The song left infancy and entered childhood in Melbourne January 2018 at Muscle Mothership Productions where Steve Smith and I locked ourselves in his studio and did all primary production on my EP Blame Game. This song was called I Sit Alone back then. It was guitar heavy and the lyrics were far more emotional and far less savage. It never made the cut, we all knew it wasn’t done growing up. It reached adolescence when the story progressed. I made some cuts in my personal life. One of the people concerned continued to betray my trust. I love them still and wish them healing. I cut ties after a particular event and finally the song was given the harsh level of honesty it needed to grow up.
Under the production and instrumental mastery of Miggy, Benjamin Edgar, James Mangohig, Myka Wallace, Steve Smith and Myself the baby finally became an adult. It also underwent vocal production from the multi-talented Caiti Baker. That session was insanely fun. At the end of the take I sang a mean joke. We left it in. You can hear Caiti and I losing it with laughter on the outro. The bridge is a literal quote from my dearest friend Serina Pech when we were discussing the situation over coffee once. She’s one of those rare souls whose artistry spills over into every aspect of her life. Everything she says is iconic and quotable.
The title change was the final leap to adulthood. If you want me for my soul you are a true friend. If you want me as a gateway to the industry you are a Moth, chasing the limelight. These days my circle is small and real. God bless every one of them and many thanks to everyone who helped this song to grow up.
Stress Me Out
This song comes from the ritual of black coffee and cigarettes that is practised by many Cypriot, Greek and Italian people. My father is the captain of a ship and ever since I can remember he has been going away to sea for long periods of time. When he gets lonely he blasts his favourite records in the wheelhouse and each morning around 4AM he has a moment to himself before the crew wakes up. He stands on the balcony outside the wheelhouse and he has his ritual. Bitter black coffee steams and the ember of a cigarette burns as he stares out into the dark horizon. He is responsible for a crew of fifty, but at the moment he’s just paying homage to the homeland and being in the moment.
Whenever the world gets too much I, too, turn to coffee and nicotine. Fight with someone you love? Coffee and a baby cigar. Tragedy strikes? Coffee and a baby cigar. But like most things in my father's culture, it is also a celebration. Like the fast before the lamb at Easter. Like spiced death cake at a funeral. It is a balance. The caffeine reminds you that you are alive. The nicotine sends the world into slow motion.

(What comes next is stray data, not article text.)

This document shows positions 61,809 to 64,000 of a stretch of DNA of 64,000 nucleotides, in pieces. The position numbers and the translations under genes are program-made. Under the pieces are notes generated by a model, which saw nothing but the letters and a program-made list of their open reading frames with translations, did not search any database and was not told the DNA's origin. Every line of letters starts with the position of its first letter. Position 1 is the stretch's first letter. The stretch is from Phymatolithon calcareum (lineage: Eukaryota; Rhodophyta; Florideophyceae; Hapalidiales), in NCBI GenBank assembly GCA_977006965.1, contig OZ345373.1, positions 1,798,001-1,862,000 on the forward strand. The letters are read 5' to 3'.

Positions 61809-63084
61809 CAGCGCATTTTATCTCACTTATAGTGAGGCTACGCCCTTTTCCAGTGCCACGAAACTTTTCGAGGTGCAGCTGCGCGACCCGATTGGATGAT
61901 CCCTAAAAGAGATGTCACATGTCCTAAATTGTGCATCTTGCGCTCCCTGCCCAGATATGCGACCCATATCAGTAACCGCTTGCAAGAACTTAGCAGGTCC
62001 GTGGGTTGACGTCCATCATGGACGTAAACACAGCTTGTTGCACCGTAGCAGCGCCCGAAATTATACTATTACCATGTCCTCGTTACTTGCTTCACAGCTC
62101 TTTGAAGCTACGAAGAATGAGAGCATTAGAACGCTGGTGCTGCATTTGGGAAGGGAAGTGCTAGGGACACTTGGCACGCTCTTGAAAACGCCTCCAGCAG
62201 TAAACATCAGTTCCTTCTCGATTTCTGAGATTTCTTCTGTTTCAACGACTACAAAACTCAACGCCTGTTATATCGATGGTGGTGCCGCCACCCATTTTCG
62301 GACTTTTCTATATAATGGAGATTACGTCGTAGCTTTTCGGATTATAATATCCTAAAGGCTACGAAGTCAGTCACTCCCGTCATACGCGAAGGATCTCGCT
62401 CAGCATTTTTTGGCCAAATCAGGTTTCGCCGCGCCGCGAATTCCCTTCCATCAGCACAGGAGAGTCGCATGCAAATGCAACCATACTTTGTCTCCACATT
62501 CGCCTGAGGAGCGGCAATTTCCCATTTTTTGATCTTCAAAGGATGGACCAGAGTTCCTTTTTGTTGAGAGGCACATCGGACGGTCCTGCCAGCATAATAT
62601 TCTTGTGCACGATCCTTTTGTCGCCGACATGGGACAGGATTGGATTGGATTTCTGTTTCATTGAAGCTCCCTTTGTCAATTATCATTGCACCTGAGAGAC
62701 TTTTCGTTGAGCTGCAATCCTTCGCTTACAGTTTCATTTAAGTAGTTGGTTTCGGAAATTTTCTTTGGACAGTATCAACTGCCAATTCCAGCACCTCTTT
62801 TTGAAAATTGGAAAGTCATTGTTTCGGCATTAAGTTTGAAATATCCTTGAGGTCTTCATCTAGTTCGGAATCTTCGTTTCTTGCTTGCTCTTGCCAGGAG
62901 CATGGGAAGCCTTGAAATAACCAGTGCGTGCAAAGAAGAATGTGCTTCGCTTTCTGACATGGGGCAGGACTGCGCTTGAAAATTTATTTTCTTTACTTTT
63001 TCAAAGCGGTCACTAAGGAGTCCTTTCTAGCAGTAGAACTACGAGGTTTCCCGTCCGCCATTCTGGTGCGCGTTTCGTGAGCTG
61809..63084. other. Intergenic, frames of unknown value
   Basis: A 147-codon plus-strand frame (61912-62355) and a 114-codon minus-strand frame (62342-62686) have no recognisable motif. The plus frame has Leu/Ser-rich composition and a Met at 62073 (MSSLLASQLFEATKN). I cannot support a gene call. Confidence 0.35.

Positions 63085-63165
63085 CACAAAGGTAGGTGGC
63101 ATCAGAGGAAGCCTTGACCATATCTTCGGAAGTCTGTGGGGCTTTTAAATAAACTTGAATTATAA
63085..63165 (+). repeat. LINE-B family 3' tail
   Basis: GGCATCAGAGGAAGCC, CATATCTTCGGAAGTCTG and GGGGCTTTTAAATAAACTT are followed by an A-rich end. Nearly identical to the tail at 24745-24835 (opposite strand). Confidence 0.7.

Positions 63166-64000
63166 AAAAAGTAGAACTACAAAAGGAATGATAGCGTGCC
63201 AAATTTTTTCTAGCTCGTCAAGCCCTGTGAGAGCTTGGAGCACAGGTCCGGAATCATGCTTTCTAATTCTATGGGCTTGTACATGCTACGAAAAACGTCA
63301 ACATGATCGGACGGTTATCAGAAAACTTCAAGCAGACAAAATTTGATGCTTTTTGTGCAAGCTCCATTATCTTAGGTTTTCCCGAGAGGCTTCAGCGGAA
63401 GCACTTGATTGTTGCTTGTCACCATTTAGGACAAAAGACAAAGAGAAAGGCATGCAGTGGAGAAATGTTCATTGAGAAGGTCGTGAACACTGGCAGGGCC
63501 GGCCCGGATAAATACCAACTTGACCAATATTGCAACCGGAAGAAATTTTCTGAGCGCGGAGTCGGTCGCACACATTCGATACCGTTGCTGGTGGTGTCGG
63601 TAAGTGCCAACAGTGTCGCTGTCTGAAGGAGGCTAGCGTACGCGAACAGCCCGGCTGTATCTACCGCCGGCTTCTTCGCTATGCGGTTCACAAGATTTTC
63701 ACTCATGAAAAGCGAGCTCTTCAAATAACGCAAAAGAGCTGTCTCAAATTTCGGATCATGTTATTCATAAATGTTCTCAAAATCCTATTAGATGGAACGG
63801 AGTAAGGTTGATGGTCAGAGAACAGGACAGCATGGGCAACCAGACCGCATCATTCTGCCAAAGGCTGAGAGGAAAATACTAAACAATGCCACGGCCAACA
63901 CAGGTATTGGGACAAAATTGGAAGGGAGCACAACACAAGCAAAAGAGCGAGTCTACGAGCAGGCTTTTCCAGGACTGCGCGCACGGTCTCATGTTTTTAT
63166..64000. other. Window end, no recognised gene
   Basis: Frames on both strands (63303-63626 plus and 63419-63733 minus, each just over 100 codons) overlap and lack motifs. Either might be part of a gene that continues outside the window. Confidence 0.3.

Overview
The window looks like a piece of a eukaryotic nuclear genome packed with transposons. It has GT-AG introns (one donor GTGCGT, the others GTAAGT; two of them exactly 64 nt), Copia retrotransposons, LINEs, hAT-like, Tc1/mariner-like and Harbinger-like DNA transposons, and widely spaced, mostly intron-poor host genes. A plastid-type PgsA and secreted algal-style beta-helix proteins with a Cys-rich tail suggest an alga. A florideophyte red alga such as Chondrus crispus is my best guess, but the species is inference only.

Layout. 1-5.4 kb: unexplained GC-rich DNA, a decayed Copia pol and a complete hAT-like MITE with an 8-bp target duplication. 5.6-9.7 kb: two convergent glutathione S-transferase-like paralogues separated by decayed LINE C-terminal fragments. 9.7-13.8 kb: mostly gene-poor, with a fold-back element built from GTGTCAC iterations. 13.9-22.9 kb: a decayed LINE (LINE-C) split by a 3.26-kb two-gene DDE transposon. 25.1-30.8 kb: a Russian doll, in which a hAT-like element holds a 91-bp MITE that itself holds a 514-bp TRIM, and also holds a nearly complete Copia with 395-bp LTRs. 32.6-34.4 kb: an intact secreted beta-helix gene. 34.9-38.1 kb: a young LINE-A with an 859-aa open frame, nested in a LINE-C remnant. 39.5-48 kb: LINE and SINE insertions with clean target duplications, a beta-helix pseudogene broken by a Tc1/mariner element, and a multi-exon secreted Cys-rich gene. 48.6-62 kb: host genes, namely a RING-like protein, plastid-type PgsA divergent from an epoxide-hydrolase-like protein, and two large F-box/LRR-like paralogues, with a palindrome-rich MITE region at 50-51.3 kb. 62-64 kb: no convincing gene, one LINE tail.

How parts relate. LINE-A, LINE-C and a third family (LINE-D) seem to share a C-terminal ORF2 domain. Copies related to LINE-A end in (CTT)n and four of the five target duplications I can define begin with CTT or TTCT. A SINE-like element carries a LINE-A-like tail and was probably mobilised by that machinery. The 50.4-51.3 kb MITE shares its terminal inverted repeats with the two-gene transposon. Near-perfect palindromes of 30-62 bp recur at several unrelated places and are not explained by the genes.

Absolutely atrocious for health, but not bad as a stress reliever.
Cali has a story, but the production is far more interesting and much less accusatory. I wrote this while I was working on the theatre production A Smoke Social, by my friend and incredible playwright, Sandra Thibadeux. I played a Jordanian warrior in WWI so things were pretty intense. I was studying Arabic with a remote tutor in Jordan and I was deep into mythology and history. My Yia Yia (grandmother) was a Hadji, meaning she was baptized in the River Jordan.
I was also falling in love with my telecaster (which actually belongs to the label but I will cut anyone who comes for it.) I spent nights locked in my room jamming and writing. Its twin sister is Nervous. I recorded the demo and sent it to James. We both loved it. We sent away for guitar parts and Ben added so much beauty. He laid synth parts as well. Myka’s drums added another layer. When we finally sent it away to get mixed by Tony Espie we were beyond excited.
To me, it’s a perfect song. It came about by the collective genius of wizards. A term I use to describe anyone who has been in their industry a long time and has mastery over it holistically. I am truly humbled to own this song and to have had my lyrics brought to life with such magick.
Menace was originally supposed to come out on the soundtrack of a movie. It was postponed. I’ll write them a new song. I can’t say more than that for now.
We bought a line up of Kapital J, Paper Toy, Tasman Keith as well as James Mangohig and I for this song. I walked into Studio G late one evening to the beat blasting already. Kapital, James and Tas were already there. I’d spent the day moving in with my ex-girlfriend, I was so ready to do something fun and free. I sat down and wrote everything in like 10-20 minutes. We recorded. Then Tas wrote his verse. Kapital added his iconic “WE DO WHAT WE WANNA DO” chant. Kapital J, like Serina Pech, is one of those rare human beings who just says quotable shit 24/7. If I could follow the two of them around with a mic for a day I’d have enough samples to make a mixtape.